I have stacked copies of our company's guidelines for working from home where the missing leg of the cheap plastic chair once proudly stood, but the chair is still shaky. I have been telling my video clients that my Florida office is located right on top of a fault line in the neighboring state of California where such tremors are a common, daily occurrence this time of year, meaning year-round. It is a testament to the strength of our K-12 education and endurance of culturally inflicted geographical unawareness in this country that no one has questioned the validity of that statement. Florida borders California on the left, Canada to the north, and Mexico to the south. You never know when our prestigious high school education is going to play a crucial role in someone's career. Being outdoors have caused many technical issues. Especially on Thursdays, when we hang our laundry on the ethernet cable. It was a company requirement to have a hard wire connection. Otherwise, I'd be stealing Wi-Fi from the county jail down the street like everyone else. The county does change the password weekly, but one of the fine overgrown teenagers in the neighborhood is sure to go to jail every other day. So, the whole community has the updated password all the time. Because I was having issues constantly, with or without wet laundry hanging, and because the wired internet connection idea was theirs, my company set up a satellite IT office in my front yard, staffed by a technician around the clock to address my issues. I don't call tech support anymore. I just yell "help!" and the technician runs right over with the neighbor's two pit-bull dogs in hot pursuit. The technician is not only a well-trained network engineer, but he is also a very good runner. The company must train these guys extensively or hire only Olympic athletes. Even so, he had to get a few stitches last week when one of the dogs was able to catch up with him, but only because he tripped on our high-tech irrigation system which consists of a garden hose running from the kitchen window to the backyard. Having the technician camp out front has given my whole family such a renewed sense of security that I cancelled my security monitoring service agreement with my neighbor where we tied a long trigger wire rope to one of his dogs' tail at nights. We alternated nights with each dog. On Sundays when my neighbor drives his mother to church, they need both dogs to secure their own house to protect his extensive collection of vintage garbage bags, in case one of our many unscrupulous, sketchy neighbors was tempted. So, on Sundays, both dogs were on garbage detail. And they detailed the heck out of those garbage bags full of vintage garbage. And there were plenty of yelling and re-bagging of priceless garbage going on every Sunday afternoon when the neighbors came home from church. The good news was, because the dogs needed Sundays off, a raccoon, well known in the neighborhood for his mischievous escapades, got gainful employment, albeit part time, as our weekend security guard. The cancellation of the dog-powered alarm system saves me money because now I don't have to buy their owner a generic six pack of beer every week. The raccoon only worked for food, which he would have stolen anyway, so that is a net gain of zero dollars. He is still well-fed. While mostly a good thing, working outdoors does come with unique challenges in the form of wildlife and weather. Apparently, a raccoon perched on your shoulders is not a "professional look" for our company. The same goes for bird poop on our company shirt. Even when it lands smack in the middle of the company logo where color was sorely lacked. I personally thought it added an old-worldly charm and said, in vividly bright colors that only genuine bird poop can bring out: "we are one with nature", or "we are not a fashion, nor a fashionable company", depending on the bird dialect. I am an on-line medical interpreter, and as a professional linguist, I can appreciate these little nuances better than anyone. The weather is a harder pill to swallow. The constant howling of the wind and rain is sometimes perceived as words that no one uttered, causing many anecdotal issues, some leading to lawsuits which I am not allowed to talk about due to a 'gag order' as some cases are still under litigation. For those of you who are not professional linguists, or are not otherwise well-versed in legal jargon because they're not lawyers, judges or criminal entrepreneurs from the other side of the fence, I will pause here while you go and look up the words 'gag order' and 'litigation' in your favorite dictionary app. Or if you live in a different time zone, say 1970's, you can use an actual print dictionary. You know, like a book.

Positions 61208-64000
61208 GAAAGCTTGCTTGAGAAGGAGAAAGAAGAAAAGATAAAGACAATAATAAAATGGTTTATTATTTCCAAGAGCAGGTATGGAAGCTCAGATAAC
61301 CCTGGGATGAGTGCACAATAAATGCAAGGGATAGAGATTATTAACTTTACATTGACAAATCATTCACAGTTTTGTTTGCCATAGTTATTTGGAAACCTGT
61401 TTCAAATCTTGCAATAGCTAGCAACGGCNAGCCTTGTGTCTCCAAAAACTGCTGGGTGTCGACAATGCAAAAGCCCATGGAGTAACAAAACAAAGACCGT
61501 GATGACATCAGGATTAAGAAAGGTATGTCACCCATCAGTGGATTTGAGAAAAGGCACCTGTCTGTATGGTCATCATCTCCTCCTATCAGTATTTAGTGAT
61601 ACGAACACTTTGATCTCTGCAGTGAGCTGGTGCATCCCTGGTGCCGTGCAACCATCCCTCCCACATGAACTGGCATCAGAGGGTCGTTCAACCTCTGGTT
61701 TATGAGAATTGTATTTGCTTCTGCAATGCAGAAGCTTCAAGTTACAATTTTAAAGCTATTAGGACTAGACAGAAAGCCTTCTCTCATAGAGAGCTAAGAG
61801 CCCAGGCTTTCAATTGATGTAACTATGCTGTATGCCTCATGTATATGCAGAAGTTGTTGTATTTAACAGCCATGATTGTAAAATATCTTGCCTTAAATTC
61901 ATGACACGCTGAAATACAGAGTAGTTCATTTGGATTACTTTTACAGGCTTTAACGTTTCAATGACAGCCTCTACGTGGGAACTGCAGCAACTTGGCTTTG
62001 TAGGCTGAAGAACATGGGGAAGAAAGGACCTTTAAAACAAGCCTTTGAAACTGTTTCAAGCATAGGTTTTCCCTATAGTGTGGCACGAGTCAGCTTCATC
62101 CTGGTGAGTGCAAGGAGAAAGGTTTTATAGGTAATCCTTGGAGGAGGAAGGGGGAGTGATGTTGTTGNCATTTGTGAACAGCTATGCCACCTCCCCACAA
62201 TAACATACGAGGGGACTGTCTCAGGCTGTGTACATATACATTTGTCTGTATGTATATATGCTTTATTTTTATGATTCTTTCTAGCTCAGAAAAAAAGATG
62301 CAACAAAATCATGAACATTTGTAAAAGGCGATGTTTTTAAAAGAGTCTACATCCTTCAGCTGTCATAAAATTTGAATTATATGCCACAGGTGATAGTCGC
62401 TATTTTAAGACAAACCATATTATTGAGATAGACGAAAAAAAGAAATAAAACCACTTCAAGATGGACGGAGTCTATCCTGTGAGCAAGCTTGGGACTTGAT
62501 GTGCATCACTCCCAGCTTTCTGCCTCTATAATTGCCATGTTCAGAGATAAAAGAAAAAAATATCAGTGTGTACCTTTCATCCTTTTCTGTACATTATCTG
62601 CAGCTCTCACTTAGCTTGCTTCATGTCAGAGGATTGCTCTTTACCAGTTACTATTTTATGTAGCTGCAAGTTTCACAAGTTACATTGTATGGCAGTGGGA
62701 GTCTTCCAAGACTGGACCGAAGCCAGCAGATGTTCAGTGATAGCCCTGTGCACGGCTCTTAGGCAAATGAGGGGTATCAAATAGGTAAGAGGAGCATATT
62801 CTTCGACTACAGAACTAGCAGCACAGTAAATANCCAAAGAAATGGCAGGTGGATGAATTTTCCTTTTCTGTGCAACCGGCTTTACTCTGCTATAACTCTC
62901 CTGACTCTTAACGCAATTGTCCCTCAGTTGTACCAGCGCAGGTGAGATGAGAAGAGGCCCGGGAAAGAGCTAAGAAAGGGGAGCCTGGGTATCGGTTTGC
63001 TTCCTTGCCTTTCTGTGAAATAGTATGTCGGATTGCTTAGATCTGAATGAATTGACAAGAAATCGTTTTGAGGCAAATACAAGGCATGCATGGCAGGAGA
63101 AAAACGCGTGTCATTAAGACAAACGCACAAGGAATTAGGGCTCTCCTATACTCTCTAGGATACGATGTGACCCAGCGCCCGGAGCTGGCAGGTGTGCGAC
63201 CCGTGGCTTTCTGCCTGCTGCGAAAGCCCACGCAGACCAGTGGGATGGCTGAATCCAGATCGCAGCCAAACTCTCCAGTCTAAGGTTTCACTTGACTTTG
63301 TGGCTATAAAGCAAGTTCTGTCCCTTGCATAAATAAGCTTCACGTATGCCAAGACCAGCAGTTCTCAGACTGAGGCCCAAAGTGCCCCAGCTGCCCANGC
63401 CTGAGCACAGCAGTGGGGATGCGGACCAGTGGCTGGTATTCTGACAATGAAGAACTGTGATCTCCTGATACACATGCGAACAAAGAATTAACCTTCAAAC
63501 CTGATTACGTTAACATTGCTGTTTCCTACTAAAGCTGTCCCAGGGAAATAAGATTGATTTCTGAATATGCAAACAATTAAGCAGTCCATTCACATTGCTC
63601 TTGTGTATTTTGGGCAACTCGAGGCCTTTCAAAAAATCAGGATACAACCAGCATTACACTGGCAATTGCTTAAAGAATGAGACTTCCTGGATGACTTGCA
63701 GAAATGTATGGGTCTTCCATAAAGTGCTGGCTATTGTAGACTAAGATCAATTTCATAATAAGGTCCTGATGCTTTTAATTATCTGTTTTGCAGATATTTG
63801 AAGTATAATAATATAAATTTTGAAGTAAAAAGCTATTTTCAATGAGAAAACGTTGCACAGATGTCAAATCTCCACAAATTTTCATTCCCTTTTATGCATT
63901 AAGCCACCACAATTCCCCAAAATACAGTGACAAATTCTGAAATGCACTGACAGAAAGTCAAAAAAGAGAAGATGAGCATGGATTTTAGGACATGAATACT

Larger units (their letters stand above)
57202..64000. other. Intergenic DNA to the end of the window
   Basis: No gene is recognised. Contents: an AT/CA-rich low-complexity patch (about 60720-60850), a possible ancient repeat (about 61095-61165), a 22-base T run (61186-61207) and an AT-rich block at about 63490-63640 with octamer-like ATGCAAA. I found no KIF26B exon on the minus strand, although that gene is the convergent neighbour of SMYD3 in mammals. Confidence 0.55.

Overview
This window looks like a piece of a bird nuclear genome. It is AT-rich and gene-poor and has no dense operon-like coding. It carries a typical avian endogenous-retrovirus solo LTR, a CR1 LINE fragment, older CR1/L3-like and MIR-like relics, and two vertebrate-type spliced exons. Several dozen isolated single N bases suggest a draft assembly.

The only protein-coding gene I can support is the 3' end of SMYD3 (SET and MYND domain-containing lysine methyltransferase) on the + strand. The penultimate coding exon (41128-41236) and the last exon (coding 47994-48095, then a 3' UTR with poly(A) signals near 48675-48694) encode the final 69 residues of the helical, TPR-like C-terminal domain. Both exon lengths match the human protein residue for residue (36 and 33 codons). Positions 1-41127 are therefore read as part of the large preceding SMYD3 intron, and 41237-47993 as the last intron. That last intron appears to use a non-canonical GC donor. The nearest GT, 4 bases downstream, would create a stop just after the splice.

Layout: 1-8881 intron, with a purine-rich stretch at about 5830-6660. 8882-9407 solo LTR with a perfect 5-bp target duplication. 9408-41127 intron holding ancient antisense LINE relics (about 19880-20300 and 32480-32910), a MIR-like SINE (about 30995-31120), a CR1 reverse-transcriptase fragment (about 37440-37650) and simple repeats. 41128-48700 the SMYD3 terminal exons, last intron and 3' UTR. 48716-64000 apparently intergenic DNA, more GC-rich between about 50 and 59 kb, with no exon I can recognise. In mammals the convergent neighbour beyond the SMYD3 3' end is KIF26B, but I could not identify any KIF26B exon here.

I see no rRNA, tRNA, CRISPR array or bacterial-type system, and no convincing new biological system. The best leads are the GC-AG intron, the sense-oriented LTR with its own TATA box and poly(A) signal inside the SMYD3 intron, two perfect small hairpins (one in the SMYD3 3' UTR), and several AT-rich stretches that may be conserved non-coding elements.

I was one of the few “lucky” ones. I worked from home. I enjoyed very much the quiet solitude that came from dramatically reduced human encounters. And the complete lack of traffic on my way to the spare back room. I complemented my insincerely professional look of company-issued, increasingly cardboard-crisp shirt with an even crisper Manchester United tie. The tie, totally unsanctioned by my employer, is a conscious nod to my repressed middle-school-aged inner child, and my proud contribution to internet fashion. It is also the second adrenaline-pumping risk I take on the job after the laptop radiation. Below the waist, I went weekend casual, as per the Florida state-mandated indoor dress code, with sun-starved chicken legs crowned with boyfriend boxers the last girlfriend purposefully left behind eons ago. I had already become a poor imitation of Howard Hughes. The same hygienic fortitude and social finesse, but with much less financial gusto. Then the pandemic hit. Suddenly, everybody started working from home. I was no longer a lone soulless internet grazer. I was joined by countless others. As a side order with this god-awful new reality, came the fact that now everybody was doing everything from home, not just their jobs. With all this widespread home-schooling, home-quarantining, and general home-hoarding, not to mention all this working-from-home, working from home became a challenge. Before all this, my family was never home together at the same time other than at bedtime when everyone went to their separate slumber pods, thus minimizing any risk of togetherness. We now found ourselves having to make some grand adjustments to survive our newly congested hallways, bathrooms, and the overall airspace. According to a certain individual I do not wish to identify for fear of retribution, whom I will refer to as “a household member of opposite gender with veto powers”, our normally quite roomy house stopped being roomy. We started losing square footage and air volume for no apparent reason. We were experiencing a severe shortage of breathable air and quiet serenity. Somehow, we popped a leak somewhere, and apparently it was not where three children whined annoyingly, two dogs barked loudly, and a certain female yelled lovingly. It turns out, the leakage concentrated around my little corner of the house where I had set up shop for quietly working from home, away from all the disruptive elements. Just like all other mysterious phenomena at our house such as missing items, broken toys, unexplained smells and unprovoked smirks, this, too, was deemed my fault. Something had to change. They had the numbers. I had the neatly nested red circles on the back of anything I might wear. As any self-respecting hunter knows well, by moving, a target can avoid getting hit in vital organs. But with that comes the risk of debilitating wounds with life-long disability implications. Faced with equally rewarding choices, I decided a coin toss is the prudent thing to do. The coin was shot in the air with a perfectly symmetrical hole right in the middle. She may not be able to tell a ladle from a spatula, but she sure can handle a firearm. Another reason well-justifying my decision to marry local. So, I had to move. Thus changed my ‘working from home' situation. Technically, I am no longer working from home, but rather, working from behind home. Age of internet, meet the great outdoors! I hung my blue backdrop from a tree in the back yard. I placed my laptop on an old, rusty barbecue grill dumped in my backyard by a recycle-weary environmentalist neighbor that has not grilled anything since colonial times. The grill disintegrated into dust immediately, so a nearby tree log dating back only to my childhood became my new workstation. Unlike cheap metal and social conscience, some trees just don't decay, I guess. My throne is a plastic lawn chair that is missing a leg, compliments of a wayward alligator who obviously mistook it for a four-legged white bird. We either have strangely mutated birds, or alligators with severe eyesight issues. Those obese lizards can spot a mischievous cat, small child or a clueless tourist hooking bait in shallow water from a mile away. So, my money is on the foul-smelling tint on the lake, causing mutations, compliments of the nuclear power plant down the river. Freaky creatures are such commonplace occurrences here that at the maternity ward shop they sell balloons that say, “it's a baby with all four, and only four limbs”. That gator is just fine. He's got better than 20/20 on all three eyes.